And sure, it's easy to learn how to look like you care. You can wear a skirt, and cross your legs, and keep your head down. But it doesn't mean it makes any more sense than it ever did. It's still not fair.



So yeah, some of us pine for the 11-year-old boy days. We didn't understand that having to grow up and wear a dress meant people would be constantly ogling our breasts. That we would be assumed to not only want children, but that we would be accused of making our careers secondary, as if that were a weakness (!), and therefore falling behind in our careers, if we did.

And we had no idea how much information we wouldn't be getting. That not just little boys, but also old boys have a club. And that we wouldn't be allowed in it. Just because we got the girl card in the sex chromosome lottery game. I mean, seriously. What???



I guess my point in having this blog, and in criticizing the post by Greenspun from 2006, is that it's fine and good to talk about how fucked up science is, but for women it's especially heinous.

It's as much about our misguided expectations being even farther off the mark than for other careers.

The chasm between "inner little boy" playing with science for a living and the reality of being sexually harassed and discriminated against makes it that much harder to take.

I really did think that scientists, of both genders, would be more aware, more educated, more observant, more rational, more willing to embrace new ideas and change, than most other people in other careers.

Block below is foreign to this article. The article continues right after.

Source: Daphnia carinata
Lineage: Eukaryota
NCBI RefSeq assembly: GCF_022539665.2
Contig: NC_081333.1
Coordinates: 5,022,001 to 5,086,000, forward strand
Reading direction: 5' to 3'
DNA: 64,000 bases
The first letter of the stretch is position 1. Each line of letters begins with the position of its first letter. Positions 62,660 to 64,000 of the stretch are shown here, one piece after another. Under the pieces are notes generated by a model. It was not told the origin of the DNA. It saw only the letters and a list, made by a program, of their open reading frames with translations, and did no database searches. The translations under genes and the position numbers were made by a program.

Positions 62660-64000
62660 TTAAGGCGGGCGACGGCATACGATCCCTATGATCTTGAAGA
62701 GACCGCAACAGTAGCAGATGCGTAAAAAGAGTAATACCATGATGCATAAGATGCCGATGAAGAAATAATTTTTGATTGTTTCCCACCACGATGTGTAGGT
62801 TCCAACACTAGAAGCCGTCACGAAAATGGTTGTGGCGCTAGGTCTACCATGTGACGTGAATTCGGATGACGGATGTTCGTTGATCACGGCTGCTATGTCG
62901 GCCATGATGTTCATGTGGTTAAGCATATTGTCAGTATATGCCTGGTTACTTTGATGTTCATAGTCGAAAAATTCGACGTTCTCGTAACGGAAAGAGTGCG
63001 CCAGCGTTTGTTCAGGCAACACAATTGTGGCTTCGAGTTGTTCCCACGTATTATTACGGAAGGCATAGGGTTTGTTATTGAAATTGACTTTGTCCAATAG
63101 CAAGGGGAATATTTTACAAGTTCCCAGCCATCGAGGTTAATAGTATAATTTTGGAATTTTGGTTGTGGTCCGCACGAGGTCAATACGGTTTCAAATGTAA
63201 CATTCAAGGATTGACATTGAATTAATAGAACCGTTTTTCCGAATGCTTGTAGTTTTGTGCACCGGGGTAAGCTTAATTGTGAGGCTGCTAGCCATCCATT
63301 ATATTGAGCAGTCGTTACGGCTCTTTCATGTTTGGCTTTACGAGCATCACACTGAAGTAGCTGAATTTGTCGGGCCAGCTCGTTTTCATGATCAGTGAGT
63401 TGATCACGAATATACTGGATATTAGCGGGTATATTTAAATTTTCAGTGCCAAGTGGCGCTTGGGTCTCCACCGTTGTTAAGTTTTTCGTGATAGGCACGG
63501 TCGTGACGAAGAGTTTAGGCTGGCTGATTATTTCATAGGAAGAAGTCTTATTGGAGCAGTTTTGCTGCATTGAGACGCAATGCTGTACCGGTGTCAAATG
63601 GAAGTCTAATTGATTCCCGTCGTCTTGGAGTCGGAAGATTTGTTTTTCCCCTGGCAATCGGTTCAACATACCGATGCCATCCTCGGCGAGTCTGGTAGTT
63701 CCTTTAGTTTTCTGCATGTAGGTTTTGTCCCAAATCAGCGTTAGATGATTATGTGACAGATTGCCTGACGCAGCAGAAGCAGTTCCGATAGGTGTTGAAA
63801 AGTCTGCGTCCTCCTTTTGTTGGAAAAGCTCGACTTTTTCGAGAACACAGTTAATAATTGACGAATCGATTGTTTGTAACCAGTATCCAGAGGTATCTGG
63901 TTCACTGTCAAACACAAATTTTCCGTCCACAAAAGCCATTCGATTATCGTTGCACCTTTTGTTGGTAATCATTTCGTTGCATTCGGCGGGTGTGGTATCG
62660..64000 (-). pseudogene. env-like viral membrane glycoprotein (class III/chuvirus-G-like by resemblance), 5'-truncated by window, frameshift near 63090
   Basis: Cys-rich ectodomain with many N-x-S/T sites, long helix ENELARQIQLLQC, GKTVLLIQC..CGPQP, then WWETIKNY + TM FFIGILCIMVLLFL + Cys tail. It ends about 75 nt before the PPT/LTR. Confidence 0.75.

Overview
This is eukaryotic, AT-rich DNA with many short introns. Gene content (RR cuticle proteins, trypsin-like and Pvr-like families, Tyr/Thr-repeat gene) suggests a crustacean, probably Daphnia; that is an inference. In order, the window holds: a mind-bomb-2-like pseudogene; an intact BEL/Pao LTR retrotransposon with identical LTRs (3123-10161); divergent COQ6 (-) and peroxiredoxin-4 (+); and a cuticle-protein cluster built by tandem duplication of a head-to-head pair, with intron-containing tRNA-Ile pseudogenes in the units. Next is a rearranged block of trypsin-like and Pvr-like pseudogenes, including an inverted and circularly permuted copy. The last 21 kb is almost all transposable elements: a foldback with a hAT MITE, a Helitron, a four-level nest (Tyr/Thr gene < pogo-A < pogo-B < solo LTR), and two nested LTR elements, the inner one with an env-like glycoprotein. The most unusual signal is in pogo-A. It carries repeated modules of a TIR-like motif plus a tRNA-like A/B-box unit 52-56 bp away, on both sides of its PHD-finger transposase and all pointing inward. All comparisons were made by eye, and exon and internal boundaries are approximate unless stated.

But my inner little boy could be really naive like that.

He says hi, by the way.

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30 Comments:

At 1:58 PM, Anonymous Female post-doc said...

Did you ever hear the song "When I was a boy" by Dar Williams? It's wonderful.

 
At 2:21 PM, Anonymous Anonymous said...

Awesome post. Nice job of articulating coming of age to the other side.

 
At 3:42 PM, Anonymous Anonymous said...

I realize that I am very lucky, but my parents raised my brother and me the same way. I didn't like trucks, but he did like dolls, and they didn't care. We both liked playing in the dirt. We both got to go to the science festivals at the local museums.

So I, personally, do not have an inner 11-year-old boy who doesn't want to grow up so that he can stop playing outside and learning cool things. I DO have an inner five-year-old girl like that, though, and she's a little peeved that you assumed she was a boy because she likes science.

Like I said, lucky.

 
At 4:05 PM, Anonymous Anonymous said...

ya ever since I was 4 years old my mother has been trying to get me to be a conventional female. She's still trying. Whereas she used to try in vain to get me to play with barbie dolls and not be running around climbing trees with my brothers, now she's trying to get me to settle down and have babies and bake cookies.

 
At 4:18 PM, Blogger Unbalanced Reaction said...

I didn't REALLY realize I was a girl scientist until today. There were major boys' club moments today, and, since I have not personally encountered this before, it was really, really overwhelming.

And damn....I didn't get boobs until 14.

 
At 4:28 PM, Blogger Kea said...

You are a great writer, YFS. I didn't know how to say this ... but yes, this innocence is the cause of many problems for us. They, the big boys, actually expect us to KNOW about kissing asses and all that, because, heh, that's what all people do, right? It never occurs to them that we just want to do science. They don't actually believe that's possible. And of course, it isn't possible ... but we are the last ones to figure that out.

It's like when a new job was 'arranged' for me by my PI ... without consulting me in any way to check up on the fact that I could not possibly accept a job on a research topic in direct conflict with ideas that I have worked on for DECADES. He just thought I would bow my head, and take the job ... because it was a paid science job, and isn't that all I wanted anyway?

 
At 6:14 PM, Anonymous Anonymous said...